RBC Ride for the Kids has raised more than £60,000 for SportsAid as 47 riders, all of mixed abilities, completed the two-day cycle from London to Bruges. Royal Bank of Canada (RBC) has been a partner of SportsAid since 2014 and provides support to 50 young talented athletes every year through the charity. The team covered 184 miles each - a total of 8,648 collectively - in support of the next generation of British Olympic and Paralympic heroes.
The ride also helped to launch the return of the #MyMiles challenge for SportsAid Week 2018. The social media campaign was created last year to shine a spotlight on the country’s brightest sporting prospects and the training they undertake, day after day, to reach the very top. On average, a SportsAid athlete covers 43 miles under their own steam every week, and this September the British public will look to keep them company through #MyMiles.
Desiree Clarke-Noble, Managing Director, Head of Brand and Marketing, Europe and Asia-Pacific at RBC Capital Markets, said: “Our SportsAid partnership has grown year on year. It’s a crucial partnership for us. They may only be a small charity but the impact is enormous. Each year we think of different ways to add to the partnership and support SportsAid so they can in turn support more athletes. This was about an epic challenge.”
The team set off from RBC’s Thames Court offices in London last Friday (8 June) and made their way through Essex, with pleasurable pit stops in Brentwood and Danbury, as they completed the 88 mile journey to Harwich to catch an evening ferry to the Hook of Holland. A quick diversion to Great Totham Primary School in Maldon was factored in after lunch as pupils gathered in the playground to meet and greet the riders and cheer them on their way.
Paralympic champion Danny Crates and Olympic silver medallists Jess Eddie and Richard Hounslow, who were all part of the team, were introduced to the pupils and thanked them for their support. The trio also took part in a Q&A, led by Tim Lawler, SportsAid’s Chief Executive, as the rest of the riders had the opportunity to hear about their careers and the difference the charity’s support made to them following dinner at Harwich and Dovercourt Golf Club.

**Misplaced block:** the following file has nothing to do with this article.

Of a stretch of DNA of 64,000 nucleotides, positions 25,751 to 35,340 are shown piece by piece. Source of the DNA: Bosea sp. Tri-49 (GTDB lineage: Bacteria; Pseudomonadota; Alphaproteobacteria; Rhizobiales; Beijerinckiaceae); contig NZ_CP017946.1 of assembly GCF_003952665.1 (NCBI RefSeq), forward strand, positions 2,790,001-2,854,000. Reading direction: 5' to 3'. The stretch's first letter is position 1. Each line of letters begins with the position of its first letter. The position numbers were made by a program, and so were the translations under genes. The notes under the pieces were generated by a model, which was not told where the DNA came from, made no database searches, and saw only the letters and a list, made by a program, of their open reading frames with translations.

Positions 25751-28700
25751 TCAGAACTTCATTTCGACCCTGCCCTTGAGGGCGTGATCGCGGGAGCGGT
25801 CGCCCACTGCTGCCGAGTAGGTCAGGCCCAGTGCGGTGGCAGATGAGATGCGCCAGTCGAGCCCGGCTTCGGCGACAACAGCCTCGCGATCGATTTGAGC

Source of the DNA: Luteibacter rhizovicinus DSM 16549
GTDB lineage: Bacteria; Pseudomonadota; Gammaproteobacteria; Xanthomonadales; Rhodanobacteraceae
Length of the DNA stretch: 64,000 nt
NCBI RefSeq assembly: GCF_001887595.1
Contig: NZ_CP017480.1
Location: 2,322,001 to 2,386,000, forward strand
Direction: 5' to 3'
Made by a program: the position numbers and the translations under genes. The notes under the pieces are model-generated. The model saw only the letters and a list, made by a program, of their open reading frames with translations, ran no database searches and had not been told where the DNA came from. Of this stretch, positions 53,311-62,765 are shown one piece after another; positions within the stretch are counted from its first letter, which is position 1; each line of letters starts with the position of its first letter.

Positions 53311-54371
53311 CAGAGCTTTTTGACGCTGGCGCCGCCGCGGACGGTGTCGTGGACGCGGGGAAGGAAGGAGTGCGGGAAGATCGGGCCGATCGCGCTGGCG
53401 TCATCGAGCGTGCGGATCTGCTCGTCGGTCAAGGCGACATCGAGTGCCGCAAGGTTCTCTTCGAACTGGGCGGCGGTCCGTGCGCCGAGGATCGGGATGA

“It’s been 21 years since I received a grant from SportsAid and back then, when you’re quite young, sport is expensive and you rely on the bank of mum and dad,” said former canoeist Richard. “RBC Ride for the Kids is such a fantastic event – helping those young athletes not just to dream about achieving their goals but to actually have the opportunity to go out there and live their dreams – I was lucky enough to do that and it all started from SportsAid.”
The ferry arrived in the Netherlands the next morning and the riders passed Rotterdam, Middelburg and Breskens on the way to Belgium as they completed the last stretch The team eventually congregated at the finish in Burg Square as they celebrated in front of Gothic Bruges City Hall. The riders then headed to the Crowne Plaza Hotel before having dinner at Cafedraal restaurant as richly deserved reward for clocking off the remaining 96 miles.
“The ride was fantastic,” said Tim. “I think it will have been a genuinely special experience for everyone involved and of course, through the superb fundraising efforts of the riders, it will directly benefit talented young athletes too. There were so many highlights, but the endless miles of dedicated cycle-ways and riding across three different countries with Olympians and Paralympians would be up there. The planning and delivery of the ride was top-notch.
“The route and scenery was stunning and, from the start to the Flemish finish, the feeling among riders was one of collective effort and common cause. Everyone had time for everyone else; people were interested in why others had signed up – what they hoped to get from the ride and how they were feeling along the way. It was great to be part of a unique team, if only for a couple of days, and I felt immense pride that it was all to support SportsAid.
“For several years now we have been trying to create a ‘signature event’ for SportsAid – one that we could call our own. A participation challenge event that could reflect the charity’s values; that could be as inclusive and fun as possible; that would have the potential to become an annual fixture; and that crucially, could raise funds and awareness. In the RBC-SportsAid Ride for the Kids, we feel we might have found it. Here’s to the 2019 edition.”
RBC has now raised nearly £400,000 for SportsAid over the last four years. The bank, in addition to its financial award, provides young athletes with ongoing mentoring, support through its buddy programme and the opportunity to attend presentation workshops at the Old Vic Theatre. Zachary Morrison is a judoka competing internationally for Great Britain benefitting from RBC’s backing. He visited the first pit stop in Brentwood to thank the riders.
“The support is really important – I wouldn’t be able to afford most of the things I need when I go abroad to compete and SportsAid has done that for me,” said South Ockenden-based Zachary, 14, who is set to head out to the Cadet European Judo Championships to represent his country at the Under-18 age group level for the first time. “If these people didn’t raise this money [from RBC Ride for the Kids] it would be a struggle – they do it for people like me.”
Royal Bank of Canada, one of the largest banks in the world and Canada’s largest bank by market capitalisation, partners with SportsAid to provide annual financial support, ongoing mentoring and deserved recognition to 50 young talented British athletes looking to fulfil their sporting ambitions.